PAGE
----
In the end--after months of frustration and false leads--the Yosemite murder case broke open on a tiny piece of luck. On the evening of July 21, when naturalist Joie Armstrong was attacked by a knife-wielding psychopath at her home, a U.S. Park Service firefighter noticed a blue-and-white 1979 International Scout parked near her house. When Armstrong's decapitated body was discovered the next day, the firefighter's report triggered a BOLO--cop slang for "be on the lookout"--and led police to Cary Stayner, 37, a shy motel handyman. Stayner was sunbathing in the nude and smoking a joint near the Merced River when a ranger and a sheriff's deputy approached. No, he told them calmly, he hadn't been around Armstrong's house the night before. Not sure what they had, the cops cited him for the reefer and let him go.
Overnight, investigators discovered that Stayner's tires matched tracks near Armstrong's house, making him an instant suspect. He made an attempt to run but didn't get far. Tipped off by a fellow guest, the FBI caught up with Stayner at a nudist resort near Sacramento, 150 miles from Yosemite. Although other nudists blocked the roads with cars to keep him from getting away, Stayner surrendered quietly and, according to sources close to the investigation, eventually confessed to killing Armstrong. Then he dropped a bombshell: he had also killed three women tourists whose murders had stymied investigators for months.
Suddenly the FBI realized it had bagged a monster--and that Stayner had been at the epicenter of the investigation all along. The victims in the triple murder, Carole Sund, 42, Juli Sund, 15, and Silvina Pelosso, 16, had been guests at the Cedar Lodge motel in El Portal, just outside Yosemite. Stayner worked at Cedar Lodge, and FBI agents had questioned him. They ruled him out partly because another employee seemed a more likely suspect and partly because Stayner, whose only arrest was for growing pot, seemed like a nice guy. "In the hills of California," one investigator said, "if all you've got is one pot bust, you might as well be a Boy Scout."
He was hardly that. Stayner was intelligent and devious and capable of violence. He was 6 feet 1 inch, 200 pounds and physically fit--a backpacker at home in the mountains of California. Yet he had lived in the shadow of his younger brother: when Stayner was 11, his 7-year-old brother, Steven, was kidnapped by a pedophile and held prisoner for seven years. (The case became a TV docudrama called "I Know My First Name Is Steven.") In a jailhouse interview last week Stayner said he had fantasized about killing women since he was 7. But he insisted he had obeyed the "voices" and "urges" for the first time when he attacked the Sunds and Pelosso. He said Joie Armstrong "put up a real fight," adding, "as soon as I killed her I knew I was going to get caught." Now, Stayner said, he wanted his killing spree to become a "movie of the week," promising to split the profits among the families of his victims. So far, he is charged only with Armstrong's murder.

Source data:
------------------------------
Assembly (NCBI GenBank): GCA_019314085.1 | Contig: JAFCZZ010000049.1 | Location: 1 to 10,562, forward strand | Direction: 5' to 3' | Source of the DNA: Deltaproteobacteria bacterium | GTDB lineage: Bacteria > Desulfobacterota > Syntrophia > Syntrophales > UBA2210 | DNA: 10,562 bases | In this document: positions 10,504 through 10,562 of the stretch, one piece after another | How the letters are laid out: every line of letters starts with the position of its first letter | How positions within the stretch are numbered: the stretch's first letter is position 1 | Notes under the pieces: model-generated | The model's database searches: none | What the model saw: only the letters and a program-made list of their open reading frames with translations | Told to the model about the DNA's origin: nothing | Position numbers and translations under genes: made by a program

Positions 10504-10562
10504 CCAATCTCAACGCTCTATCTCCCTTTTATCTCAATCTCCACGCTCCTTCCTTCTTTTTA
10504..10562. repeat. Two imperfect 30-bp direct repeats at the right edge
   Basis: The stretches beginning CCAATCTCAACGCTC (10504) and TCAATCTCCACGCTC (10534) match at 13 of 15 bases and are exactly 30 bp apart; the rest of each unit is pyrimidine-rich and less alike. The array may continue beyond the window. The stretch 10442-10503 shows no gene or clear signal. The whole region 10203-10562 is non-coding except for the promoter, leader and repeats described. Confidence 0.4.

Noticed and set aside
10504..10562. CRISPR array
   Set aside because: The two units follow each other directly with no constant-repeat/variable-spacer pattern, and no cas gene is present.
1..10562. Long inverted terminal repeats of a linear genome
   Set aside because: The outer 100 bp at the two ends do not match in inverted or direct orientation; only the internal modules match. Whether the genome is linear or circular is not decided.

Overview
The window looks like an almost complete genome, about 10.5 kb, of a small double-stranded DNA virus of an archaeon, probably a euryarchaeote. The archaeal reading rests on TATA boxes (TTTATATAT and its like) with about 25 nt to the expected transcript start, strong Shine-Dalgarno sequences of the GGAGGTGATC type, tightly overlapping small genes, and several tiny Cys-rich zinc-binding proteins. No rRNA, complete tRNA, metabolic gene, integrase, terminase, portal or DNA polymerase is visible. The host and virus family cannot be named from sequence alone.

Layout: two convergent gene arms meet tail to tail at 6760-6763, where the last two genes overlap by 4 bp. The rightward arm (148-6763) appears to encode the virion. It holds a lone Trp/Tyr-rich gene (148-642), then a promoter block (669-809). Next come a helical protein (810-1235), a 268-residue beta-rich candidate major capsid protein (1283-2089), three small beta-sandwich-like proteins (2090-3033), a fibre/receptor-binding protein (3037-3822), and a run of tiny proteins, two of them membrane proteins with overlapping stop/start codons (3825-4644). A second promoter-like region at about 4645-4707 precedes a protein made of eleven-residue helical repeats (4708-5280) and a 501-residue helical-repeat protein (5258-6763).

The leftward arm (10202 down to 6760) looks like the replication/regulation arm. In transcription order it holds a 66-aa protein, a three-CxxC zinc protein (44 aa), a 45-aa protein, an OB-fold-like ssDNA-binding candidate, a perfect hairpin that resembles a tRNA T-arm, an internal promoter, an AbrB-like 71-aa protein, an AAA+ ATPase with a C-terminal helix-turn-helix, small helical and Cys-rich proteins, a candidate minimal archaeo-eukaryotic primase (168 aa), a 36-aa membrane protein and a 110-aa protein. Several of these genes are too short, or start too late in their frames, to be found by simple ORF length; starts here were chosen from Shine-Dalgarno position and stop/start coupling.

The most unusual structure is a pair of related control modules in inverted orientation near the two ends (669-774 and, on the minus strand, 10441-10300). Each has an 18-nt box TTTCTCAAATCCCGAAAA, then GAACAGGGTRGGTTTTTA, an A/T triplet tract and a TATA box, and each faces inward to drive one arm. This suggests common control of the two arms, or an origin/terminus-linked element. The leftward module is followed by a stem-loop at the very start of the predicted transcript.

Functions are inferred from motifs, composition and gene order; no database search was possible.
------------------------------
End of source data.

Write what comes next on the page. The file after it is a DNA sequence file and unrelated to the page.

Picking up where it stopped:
It was Feb. 15 when Stayner knocked on the door of room 509 at the Cedar Lodge. FBI sources say he told Carole Sund he was there to fix a leak. When he got inside, he pulled a .22-caliber pistol but said he only wanted to rob them. He bound and gagged all three and locked Juli and Silvina in the bathroom. He strangled Carole Sund with a piece of rope, then stuffed her body in the trunk of the vacationers' rented Pontiac. He dragged Juli into the bedroom, then went back into the bathroom and strangled Pelosso. Then he turned to Juli, forcing her to perform oral sex for hours.
About 4 a.m. he put Pelosso's body in the trunk with Carole Sund's and drove off with Juli, who must have known the others were already dead. Around dawn, he said, he slit her throat, nearly severing her head, and dumped her body near a lake about 60 miles from Yosemite. He drove into the Stanislaus National Forest and ditched the car in the woods, returning days later to set it on fire. Then he walked to a highway market and called for a taxi from nearby Sonora. Jenny Paul, the cab driver, says she picked Stayner up about 10 a.m. and drove him back to Yosemite Lodge, a $125 trip. Stayner, who occasionally nodded off from exhaustion, told her he had been hiking with friends but they had left him.
Paul says she wishes she had called the FBI when the story broke several days later, but had no reason to suspect her passenger. At first, the trail seemed to lead elsewhere. On Feb. 19 authorities found Carole Sund's wallet insert in Modesto, about 90 miles from the crime scene. A month later a passerby found the tourists' car. By then, the FBI was all but convinced it was looking for several killers. The main evidence was a taunting, anonymous letter mailed from Stockton on March 15. The letter described where Juli Sund's body would be found. "We had our way with her," the writer boasted, referring to Juli.
Investigators began to focus on a pair of methamphetamine users from Modesto, Michael (Mick) Larwick, 42, and his half-brother Eugene (Rufus) Dykes, 32. Both men had extensive criminal records. On March 25 Juli's body was found exactly where the letter specified. Sometime after that, Eugene Dykes gave what the FBI regarded as a confession.
The FBI now realizes it was duped. Investigators say it was Stayner who left Carole Sund's wallet insert in Modesto and Stayner who wrote the letter. Investigators are asking whether he has killed before--and the answer may be yes. He will be questioned on at least five murders, including the slaying of his uncle, who was shot to death in 1990. At the time Stayner seemed to have a solid alibi--but that was before the cops realized just how clever, and just how violent, he is.